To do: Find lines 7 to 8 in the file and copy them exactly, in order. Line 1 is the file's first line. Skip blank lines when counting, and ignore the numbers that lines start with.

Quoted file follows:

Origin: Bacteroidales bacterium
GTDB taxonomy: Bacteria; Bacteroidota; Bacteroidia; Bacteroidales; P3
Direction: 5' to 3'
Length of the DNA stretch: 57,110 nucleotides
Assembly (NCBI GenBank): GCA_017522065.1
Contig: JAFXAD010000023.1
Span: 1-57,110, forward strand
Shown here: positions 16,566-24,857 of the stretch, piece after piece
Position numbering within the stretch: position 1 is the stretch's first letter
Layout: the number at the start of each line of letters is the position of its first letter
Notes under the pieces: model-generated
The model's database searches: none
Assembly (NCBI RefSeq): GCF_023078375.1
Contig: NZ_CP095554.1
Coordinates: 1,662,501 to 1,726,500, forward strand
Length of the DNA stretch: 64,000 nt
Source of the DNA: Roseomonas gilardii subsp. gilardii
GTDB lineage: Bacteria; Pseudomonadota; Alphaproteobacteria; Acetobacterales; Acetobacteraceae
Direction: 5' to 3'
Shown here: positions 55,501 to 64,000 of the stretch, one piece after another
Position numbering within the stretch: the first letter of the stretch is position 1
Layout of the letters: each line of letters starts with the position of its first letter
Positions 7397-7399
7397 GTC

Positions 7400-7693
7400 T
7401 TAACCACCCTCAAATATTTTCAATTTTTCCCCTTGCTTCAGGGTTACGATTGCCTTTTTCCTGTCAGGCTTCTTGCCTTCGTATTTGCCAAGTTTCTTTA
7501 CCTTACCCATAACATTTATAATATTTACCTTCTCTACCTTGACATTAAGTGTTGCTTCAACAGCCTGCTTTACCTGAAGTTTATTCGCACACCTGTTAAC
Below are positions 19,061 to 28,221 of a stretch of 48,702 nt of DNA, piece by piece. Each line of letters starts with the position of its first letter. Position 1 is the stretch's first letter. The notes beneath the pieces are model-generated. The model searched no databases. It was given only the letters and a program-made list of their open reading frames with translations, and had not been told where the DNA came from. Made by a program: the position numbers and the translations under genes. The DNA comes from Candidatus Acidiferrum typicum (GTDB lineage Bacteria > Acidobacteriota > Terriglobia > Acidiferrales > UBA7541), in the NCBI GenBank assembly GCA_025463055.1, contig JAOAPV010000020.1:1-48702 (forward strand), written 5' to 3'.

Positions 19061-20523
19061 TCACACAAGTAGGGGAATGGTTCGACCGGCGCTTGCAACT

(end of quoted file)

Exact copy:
Span: 1-57,110, forward strand
Shown here: positions 16,566-24,857 of the stretch, piece after piece